Classic Hodgkin lymphoma (CHL) is a malignancy involving lymph nodes and the lymphatic system and is generally characterized by the presence of large binucleate cells, (Hodgkin Reed-Sternberg [HRS] cells) in a background of benign inflammatory cells. Most patients are diagnosed between 15 and 30 years of age, followed by another peak in adults aged 55 years or older.
Chemotherapy protocols for the treatment of this pathology have evolved over the years, and those used in the patients in this article are the CCG 5942 protocol used until 2015, and the Euronet protocol, after 2015.
For patients before 2015, CCG 5942 was the chosen protocol and favourable risk and intermediate risk patients received 4 and 6 monthly cycles of cyclophosphamide, vincristine, prednisone, procarbazine, doxorubicin, bleomycin, and vinblastine (COPP/ABV) respectively. High risk patients received 6 cycles of treatment: 2 cycles of COPP/ABV, 2 cycles of high-dose cytarabine with etoposide, and 2 cycles of cyclophosphamide, vincristine, doxorubicin, methylprednisolone and prednisone. Patients were evaluated at completion of chemotherapy; all patients who achieved a complete response were eligible for randomization to receive either LD-IFRT or no further therapy. Patients who did not achieve a complete response to chemotherapy were non-randomly assigned to receive LD-IFRT. A total dose of 21 Gy was given in 12 fractions to all lymph node regions containing radiologically abnormal lymph nodes at the time of diagnosis.
This meant that patients before 2015 either received 140 mg/m2 if it was a low-risk patient, 210 mg/m2 for an intermediate risk or 220 mg/m2 for an high risk.
For patients diagnosed after 2015 with stage IA, IIA, and IB CHL (with or without bulky disease) treatment was according to EuroNet-PHL-C1.
After initial cycles of chemotherapy, patients with adequate response may avoid RT and move to routine follow up. Patients with inadequate response receive ISRT (to all sites and boost to sites of inadequate response per EuroNet-PHL-C1.
For the regimen based on EuroNet-PHL-C1, after 2 initial cycles of OEPA, patients with adequate response are treated with 2 cycles of COPDAC (cyclophosphamide, vincristine sulfate, prednisone, and dacarbazine).
Patients with stage IIB, IIIA, IIIB, and IV followed EuroNet-PHL-C1 protocol.
For treatment based on EuroNet-PHL-C1, after 2 initial cycles of OEPA, patients with adequate response are treated with 4 cycles of COPDAC. Patients with inadequate response are treated with 4 cycles of COPDAC and ISRT to all sites and boost to sites of inadequate response. In both cases, based on an end of therapy PET assessment, patients were either followed up or considered for biopsy to confirm persistent active disease.
This meant that after 2015 patients were submitted to either 140 mg/m2 or 160 mg/m2 of anthracycline dose.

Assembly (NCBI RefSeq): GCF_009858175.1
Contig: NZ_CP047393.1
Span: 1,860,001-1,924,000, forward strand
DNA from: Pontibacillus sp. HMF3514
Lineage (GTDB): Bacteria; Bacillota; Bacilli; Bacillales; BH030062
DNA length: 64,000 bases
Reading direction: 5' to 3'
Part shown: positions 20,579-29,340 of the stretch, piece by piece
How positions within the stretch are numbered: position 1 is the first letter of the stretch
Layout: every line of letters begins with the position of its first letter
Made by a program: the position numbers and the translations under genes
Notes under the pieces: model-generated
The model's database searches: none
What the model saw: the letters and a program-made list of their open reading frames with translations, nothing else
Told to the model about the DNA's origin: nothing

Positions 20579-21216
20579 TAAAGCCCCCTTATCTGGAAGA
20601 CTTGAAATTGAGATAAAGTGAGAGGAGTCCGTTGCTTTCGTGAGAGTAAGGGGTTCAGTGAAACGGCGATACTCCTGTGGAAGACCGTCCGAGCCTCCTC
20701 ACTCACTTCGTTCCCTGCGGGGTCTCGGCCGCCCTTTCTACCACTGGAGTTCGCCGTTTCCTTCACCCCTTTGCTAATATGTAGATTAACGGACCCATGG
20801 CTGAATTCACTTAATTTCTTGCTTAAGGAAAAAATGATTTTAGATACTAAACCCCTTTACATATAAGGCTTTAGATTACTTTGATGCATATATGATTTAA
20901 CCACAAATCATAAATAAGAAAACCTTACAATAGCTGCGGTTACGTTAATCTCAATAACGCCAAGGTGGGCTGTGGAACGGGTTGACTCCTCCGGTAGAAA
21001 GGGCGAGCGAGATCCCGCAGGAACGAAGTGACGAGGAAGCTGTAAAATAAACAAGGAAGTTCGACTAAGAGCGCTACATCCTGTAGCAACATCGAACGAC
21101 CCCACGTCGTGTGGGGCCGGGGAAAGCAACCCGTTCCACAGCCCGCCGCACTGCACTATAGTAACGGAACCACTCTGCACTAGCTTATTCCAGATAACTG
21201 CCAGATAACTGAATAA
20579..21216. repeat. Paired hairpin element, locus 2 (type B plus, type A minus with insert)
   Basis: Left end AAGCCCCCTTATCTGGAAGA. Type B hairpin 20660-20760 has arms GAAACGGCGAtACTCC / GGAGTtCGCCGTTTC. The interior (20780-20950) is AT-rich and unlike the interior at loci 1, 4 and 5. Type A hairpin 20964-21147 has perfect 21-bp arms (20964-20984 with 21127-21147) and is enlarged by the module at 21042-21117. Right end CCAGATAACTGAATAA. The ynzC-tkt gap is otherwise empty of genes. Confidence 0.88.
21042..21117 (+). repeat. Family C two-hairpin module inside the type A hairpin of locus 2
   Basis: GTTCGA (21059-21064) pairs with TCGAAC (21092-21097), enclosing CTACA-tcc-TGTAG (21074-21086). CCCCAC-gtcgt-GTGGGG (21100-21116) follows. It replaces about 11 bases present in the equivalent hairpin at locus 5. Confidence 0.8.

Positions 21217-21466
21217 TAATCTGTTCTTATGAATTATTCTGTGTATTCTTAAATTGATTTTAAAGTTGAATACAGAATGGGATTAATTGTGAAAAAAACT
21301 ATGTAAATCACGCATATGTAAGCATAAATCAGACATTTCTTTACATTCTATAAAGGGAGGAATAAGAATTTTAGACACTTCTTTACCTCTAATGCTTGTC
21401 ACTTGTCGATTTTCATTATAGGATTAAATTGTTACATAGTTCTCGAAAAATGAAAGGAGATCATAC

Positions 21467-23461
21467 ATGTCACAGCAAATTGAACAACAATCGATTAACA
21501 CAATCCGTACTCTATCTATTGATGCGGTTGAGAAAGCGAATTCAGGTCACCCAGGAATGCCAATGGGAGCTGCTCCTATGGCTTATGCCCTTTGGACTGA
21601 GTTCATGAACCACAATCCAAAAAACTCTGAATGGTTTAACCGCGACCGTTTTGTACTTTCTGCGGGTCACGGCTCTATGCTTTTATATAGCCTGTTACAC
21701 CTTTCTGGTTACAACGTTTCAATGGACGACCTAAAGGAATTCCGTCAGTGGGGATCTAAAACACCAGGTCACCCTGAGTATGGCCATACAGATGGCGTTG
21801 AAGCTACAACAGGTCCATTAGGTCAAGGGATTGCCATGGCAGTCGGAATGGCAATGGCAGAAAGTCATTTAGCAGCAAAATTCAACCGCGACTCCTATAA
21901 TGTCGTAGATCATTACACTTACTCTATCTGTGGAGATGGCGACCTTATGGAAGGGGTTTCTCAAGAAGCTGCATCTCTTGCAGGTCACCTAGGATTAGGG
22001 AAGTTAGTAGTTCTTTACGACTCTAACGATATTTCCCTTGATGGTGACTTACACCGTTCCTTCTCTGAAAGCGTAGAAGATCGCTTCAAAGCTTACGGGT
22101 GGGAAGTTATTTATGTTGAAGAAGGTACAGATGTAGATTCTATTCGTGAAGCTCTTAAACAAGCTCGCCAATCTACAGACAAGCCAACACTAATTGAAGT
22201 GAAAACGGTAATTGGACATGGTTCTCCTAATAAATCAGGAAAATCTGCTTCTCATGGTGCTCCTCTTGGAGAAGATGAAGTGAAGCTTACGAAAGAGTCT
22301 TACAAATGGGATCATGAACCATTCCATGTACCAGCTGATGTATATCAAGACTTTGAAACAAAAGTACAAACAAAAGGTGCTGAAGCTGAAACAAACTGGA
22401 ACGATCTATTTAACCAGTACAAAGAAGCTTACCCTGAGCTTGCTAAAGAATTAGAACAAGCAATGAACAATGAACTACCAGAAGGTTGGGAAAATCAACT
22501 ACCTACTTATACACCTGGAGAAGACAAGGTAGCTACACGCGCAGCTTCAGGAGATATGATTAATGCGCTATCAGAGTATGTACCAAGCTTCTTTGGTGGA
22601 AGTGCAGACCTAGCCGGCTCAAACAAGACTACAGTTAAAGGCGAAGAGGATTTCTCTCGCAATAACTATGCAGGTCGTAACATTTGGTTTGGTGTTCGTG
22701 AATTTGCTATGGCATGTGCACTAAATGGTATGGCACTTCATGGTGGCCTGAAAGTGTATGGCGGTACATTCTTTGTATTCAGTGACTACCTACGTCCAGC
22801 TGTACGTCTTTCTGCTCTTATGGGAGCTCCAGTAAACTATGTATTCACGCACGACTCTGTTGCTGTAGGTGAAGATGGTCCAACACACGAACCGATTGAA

Cardiotoxicity is one of the possible consequences of treating Hodgkin's lymphoma. This assumes a very important role in the lives of patients since, increasingly, they have a higher survival rate, better quality of life and, inherently, longer survival. This is due to the improvement in the treatment of this pathology. (1) However, success in fighting this entity also provides a greater probability of deleterious cardiovascular alterations, such as: electrocardiographic alterations, left ventricular dysfunction subclinical or with heart failure. These changes have been increasingly reported. (two)
Additionally, these changes take on even greater dimension when we talk about individuals with pathology in pediatric age due to their greater susceptibility to this iatrogenic cardiac dysfunction. That said, the number of studies that investigated these changes in this specific population is still small and, as such, the need for research in this area is evident. (3)
Anthracycline-related cardiomyopathy is one of the most relevant patterns of cardiotoxicity regarding cancer therapy. There is evidence that left ventricular systolic dysfunction is directly related to the use of cumulative doses of anthracyclines. The cumulative total dose is the main risk factor for the occurrence of congestive heart failure related to the use of anthracyclines. However, there is no safe dose at the cardiotoxic level, which must always be balanced with its degree of anticancer efficacy.
Currently, it is estimated that more than 50% of cancer patients are treated with radiotherapy. Along with the development of new chemotherapeutic agents, radiotherapy has revolutionized the prognosis of individuals with various types of cancer. However, late cardiovascular effects are often detected after the use of this therapeutic method. Most clinical information obtained on cardiotoxicity from chest irradiation is based on studies of individuals with breast cancer or Hodgkin's lymphoma who developed symptomatic disease during treatment or monitoring.
All risk factors for cardiotoxicity resulting from Hodgkin's lymphoma therapy are closely related to early and late cardiotoxicity, and not to acute cardiotoxicity, according to the scientific literature on this topic.
The major risk factors for cardiotoxicity are younger age, female sex, high dose of anthracyclines, mediastinal radiotherapy, arterial hypertension, coronary heart disease and electrolyte disturbances.
To reduce cardiotoxicity, the dose of anthracyclines can be limited, the use of structural analogues of anthracyclines or, mainly, cardioprotective pharmacological agents can be promoted. (5)
This study aims to analyse the occurrence of these harmful effects and the impact of factors such as patient characteristics, as well as to analyse prevention measures and early diagnosis in their evolution.